Last Saturday, my parents, grandparents and I drove to Lark Hill Winery for Mother’s Day lunch. Saturday, not Sunday, you ask? Why yes, Saturday, because we are rebels who won’t be constrained by social expectations. Also, the owner of Lark Hill was really nice and suggested Saturday as the better, quieter option for our group. Hurrah for friendly and accommodating restaurants!
Upon arriving at Lark Hill Winery and gazing over its gorgeous sun-lit vineyard, we delightedly read on the menu that many of its ingredients were grown in the restaurant owner’s 96-year-old father’s nearby garden. Nifty indeed.
We received a lovely amuse bouche of pumpkin soup with horseradish cream, which reminded me that I love horseradish and need to use it more often. (But not in my breakfast cherry coconut smoothies.)
For entrée (appetizer, if you’re American), Dad and I shared the “charcuterie: sopressa, bresaola and duck liver paté”, which came with crostini, poached quince, and julienned pickles. I very rarely eat meat, and therefore don’t feel equipped to comment on the cured meats. That said, Dad and I felt the paté could have packed a stronger flavour punch.
For mains, the menfolk ordered the “braised lamb and vegetable shepherds pie with pea puree”, while the not-me womenfolk had the “ocean trout on warm potato salad”. Because I can’t comment on those dishes, I will instead tell you that I ordered Lark Hill’s 2009 sparkling Rosé (you know I love Rosé), but unfortunately it wasn’t to my taste (too red wine-y for me). Luckily Grandpa took it off my hands, and I switched to the crazy-delicious 1999 Lark Hill Brut (i.e. champagne-but-not-officially).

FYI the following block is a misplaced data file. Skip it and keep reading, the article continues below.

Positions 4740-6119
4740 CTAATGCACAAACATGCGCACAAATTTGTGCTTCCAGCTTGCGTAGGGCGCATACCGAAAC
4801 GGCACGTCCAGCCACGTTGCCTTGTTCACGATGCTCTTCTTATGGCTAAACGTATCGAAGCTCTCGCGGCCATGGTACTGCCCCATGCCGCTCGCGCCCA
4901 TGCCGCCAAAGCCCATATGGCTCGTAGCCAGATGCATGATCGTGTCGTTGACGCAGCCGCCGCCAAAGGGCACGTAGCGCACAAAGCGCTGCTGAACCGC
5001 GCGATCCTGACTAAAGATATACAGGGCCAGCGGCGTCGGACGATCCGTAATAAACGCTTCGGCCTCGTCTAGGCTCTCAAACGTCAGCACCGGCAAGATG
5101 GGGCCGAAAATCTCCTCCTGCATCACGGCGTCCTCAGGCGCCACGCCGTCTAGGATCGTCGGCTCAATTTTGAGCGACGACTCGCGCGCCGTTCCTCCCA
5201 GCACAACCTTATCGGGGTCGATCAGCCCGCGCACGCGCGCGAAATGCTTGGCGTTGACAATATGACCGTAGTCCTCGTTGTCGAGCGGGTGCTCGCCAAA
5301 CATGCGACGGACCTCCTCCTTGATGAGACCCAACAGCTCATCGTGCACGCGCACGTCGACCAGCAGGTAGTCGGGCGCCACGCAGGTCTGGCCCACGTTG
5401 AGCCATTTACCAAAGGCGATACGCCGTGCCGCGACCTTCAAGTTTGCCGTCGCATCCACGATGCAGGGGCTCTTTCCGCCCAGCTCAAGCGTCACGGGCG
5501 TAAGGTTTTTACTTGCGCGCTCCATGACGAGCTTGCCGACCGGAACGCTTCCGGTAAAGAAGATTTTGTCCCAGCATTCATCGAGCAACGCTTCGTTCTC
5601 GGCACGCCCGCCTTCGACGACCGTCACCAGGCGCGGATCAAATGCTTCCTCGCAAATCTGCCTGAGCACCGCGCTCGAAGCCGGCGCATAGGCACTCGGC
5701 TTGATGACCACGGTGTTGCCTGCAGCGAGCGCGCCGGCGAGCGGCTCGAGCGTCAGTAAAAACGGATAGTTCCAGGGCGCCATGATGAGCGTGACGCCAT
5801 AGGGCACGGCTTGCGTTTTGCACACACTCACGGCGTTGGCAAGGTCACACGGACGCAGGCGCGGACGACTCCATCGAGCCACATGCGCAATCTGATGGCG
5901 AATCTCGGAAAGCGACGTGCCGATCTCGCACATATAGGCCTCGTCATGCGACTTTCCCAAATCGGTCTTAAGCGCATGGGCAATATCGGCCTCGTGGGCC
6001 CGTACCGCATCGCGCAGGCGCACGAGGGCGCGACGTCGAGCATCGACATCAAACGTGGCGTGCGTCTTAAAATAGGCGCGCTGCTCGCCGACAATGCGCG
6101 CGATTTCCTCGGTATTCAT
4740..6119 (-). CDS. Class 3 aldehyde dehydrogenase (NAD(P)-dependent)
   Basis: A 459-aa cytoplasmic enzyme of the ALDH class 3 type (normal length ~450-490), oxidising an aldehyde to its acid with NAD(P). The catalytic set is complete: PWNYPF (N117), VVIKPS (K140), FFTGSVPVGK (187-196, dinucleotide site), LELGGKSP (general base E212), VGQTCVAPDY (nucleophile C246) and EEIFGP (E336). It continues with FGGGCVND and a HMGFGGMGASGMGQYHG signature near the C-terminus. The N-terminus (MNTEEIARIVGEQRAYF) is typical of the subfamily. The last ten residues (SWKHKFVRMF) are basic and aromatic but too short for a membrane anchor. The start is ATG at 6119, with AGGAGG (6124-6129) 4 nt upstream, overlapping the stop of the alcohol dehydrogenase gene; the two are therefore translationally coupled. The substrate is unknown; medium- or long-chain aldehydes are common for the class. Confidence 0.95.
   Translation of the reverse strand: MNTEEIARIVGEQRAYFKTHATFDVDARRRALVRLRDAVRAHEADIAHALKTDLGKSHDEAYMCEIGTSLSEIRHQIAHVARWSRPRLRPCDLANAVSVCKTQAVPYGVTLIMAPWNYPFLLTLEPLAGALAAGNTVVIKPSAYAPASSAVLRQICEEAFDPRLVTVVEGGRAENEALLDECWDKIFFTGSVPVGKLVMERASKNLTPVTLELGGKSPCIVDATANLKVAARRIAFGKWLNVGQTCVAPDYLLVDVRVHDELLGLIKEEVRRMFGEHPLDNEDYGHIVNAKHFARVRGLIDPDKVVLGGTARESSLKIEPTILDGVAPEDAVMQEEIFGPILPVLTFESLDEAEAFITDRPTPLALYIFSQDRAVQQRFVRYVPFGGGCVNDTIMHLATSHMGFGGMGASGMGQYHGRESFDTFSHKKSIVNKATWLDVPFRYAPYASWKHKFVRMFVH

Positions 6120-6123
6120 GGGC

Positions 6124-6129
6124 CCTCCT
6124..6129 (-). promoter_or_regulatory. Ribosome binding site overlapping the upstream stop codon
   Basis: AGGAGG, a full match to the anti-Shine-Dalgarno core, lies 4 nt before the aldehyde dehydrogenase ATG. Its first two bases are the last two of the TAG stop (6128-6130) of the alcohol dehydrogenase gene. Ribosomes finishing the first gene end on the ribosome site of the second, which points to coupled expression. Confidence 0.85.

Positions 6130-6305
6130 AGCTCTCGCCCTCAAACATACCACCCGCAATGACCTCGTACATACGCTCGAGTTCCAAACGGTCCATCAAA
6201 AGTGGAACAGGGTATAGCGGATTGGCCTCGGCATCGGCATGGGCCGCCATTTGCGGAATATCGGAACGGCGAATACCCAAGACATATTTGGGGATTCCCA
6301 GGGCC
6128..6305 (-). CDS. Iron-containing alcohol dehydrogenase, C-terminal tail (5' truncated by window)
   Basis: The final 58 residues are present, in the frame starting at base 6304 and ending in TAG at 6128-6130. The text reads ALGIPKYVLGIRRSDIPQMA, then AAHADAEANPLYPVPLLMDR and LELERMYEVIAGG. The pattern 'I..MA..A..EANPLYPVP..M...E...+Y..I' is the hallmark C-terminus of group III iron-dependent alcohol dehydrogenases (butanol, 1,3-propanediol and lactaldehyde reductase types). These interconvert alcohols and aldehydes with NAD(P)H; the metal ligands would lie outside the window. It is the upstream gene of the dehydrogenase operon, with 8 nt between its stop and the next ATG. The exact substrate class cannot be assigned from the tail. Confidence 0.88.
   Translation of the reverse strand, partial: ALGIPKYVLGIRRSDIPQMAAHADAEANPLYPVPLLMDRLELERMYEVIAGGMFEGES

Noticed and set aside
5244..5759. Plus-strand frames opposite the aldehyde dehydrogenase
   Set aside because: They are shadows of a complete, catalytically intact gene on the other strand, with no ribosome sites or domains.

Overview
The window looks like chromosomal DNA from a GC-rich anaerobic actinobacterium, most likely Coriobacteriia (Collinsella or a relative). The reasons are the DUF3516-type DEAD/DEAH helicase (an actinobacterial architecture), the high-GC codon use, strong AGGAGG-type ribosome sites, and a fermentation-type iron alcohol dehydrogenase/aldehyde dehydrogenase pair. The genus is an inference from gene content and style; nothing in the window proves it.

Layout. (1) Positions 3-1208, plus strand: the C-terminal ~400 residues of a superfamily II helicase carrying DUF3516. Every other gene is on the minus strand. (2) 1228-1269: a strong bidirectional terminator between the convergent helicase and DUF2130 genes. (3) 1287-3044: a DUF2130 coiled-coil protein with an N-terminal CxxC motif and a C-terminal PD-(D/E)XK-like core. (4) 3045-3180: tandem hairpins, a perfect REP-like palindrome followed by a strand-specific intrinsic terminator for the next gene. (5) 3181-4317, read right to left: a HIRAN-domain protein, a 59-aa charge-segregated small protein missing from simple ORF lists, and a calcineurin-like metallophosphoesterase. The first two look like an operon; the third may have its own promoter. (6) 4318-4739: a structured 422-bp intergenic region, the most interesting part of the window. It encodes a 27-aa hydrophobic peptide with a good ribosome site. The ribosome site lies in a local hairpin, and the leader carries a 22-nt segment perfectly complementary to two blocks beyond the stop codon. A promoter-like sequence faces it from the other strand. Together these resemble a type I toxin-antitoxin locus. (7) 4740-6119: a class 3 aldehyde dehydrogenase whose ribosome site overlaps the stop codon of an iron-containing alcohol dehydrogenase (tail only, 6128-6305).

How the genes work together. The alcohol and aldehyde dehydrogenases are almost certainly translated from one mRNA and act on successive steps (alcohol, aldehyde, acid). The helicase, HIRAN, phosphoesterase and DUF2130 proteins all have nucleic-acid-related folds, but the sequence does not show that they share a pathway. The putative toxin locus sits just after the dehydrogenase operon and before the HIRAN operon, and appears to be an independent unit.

For my main, I had the “Lark Hill kale and ricotta tart”, mostly because I adore kale despite only having eaten it about twice in my life. The buttery pastry, creamy ricotta, toasted pine nuts, and ribbons of kale came together beautifully in this tart.
Before we move on, see the potato wedges at the top of this post? They were incredible, so crunchy outside and fluffy inside. We somehow received a second bowl that no one remembered ordering, and it was even better than the first. The second bowl’s chips were almost-but-not-quite-burnt, and therefore ridiculously crispy. I’m not ashamed to admit that Mum and I took complete control of that second bowl.
It was about this time that my seriously you people I’m not kidding half a glass and then quarter of a glass of bubbly kicked in. Mum went to take a photo of Dad and me and, um:
(Later on, Mum picked up the almost-finished bottle of bubbly and offered it to her parents, saying “Hannah won’t want any more”, because I usually don’t. This time, however, I stared her down. “Bring it,” I said, beckoning Matrix-style with my hand. “We’ve come this far.”)
There were two dessert options that Saturday, a chocolate fondant and “pear poached in Lark Hill ‘Auslese’ Riesling”, neither of which appealed to me. I ordered a cappuccino instead, and stole just a bite of the pear that Mum and Dad shared. I’d like to tell you how I fell about laughing when Mum ate the entire mint garnish in one bite because she couldn’t be bothered removing it from her spoon, but a) you probably had to be there, and b) it might have been the champagne accentuating my amusement.
It also appears that, when I’ve had a little over one glass of champagne, I can’t stand upright like a normal person.
After our wonderful, laughter-filled, scrumptious, and happiness-enveloped lunch, we stopped by Bungendore to do a bit of pottering. I scored several Fun Dips at the local Lolly Shop, and then Mum, Grandma, and I hit the jackpot in Bungendore’s antique shop.
People, that place has some awesomely amazing look-at-me necklaces. I wanted ALL OF THEM. Mum bought one, Grandma bought two, and I bought three, one of which I’ll show you today (to fully understand the size of this necklace, consider that the photo encompasses the entire A4 paper I rested it on):
Question Time: What was the highlight of your Mother’s Day this year?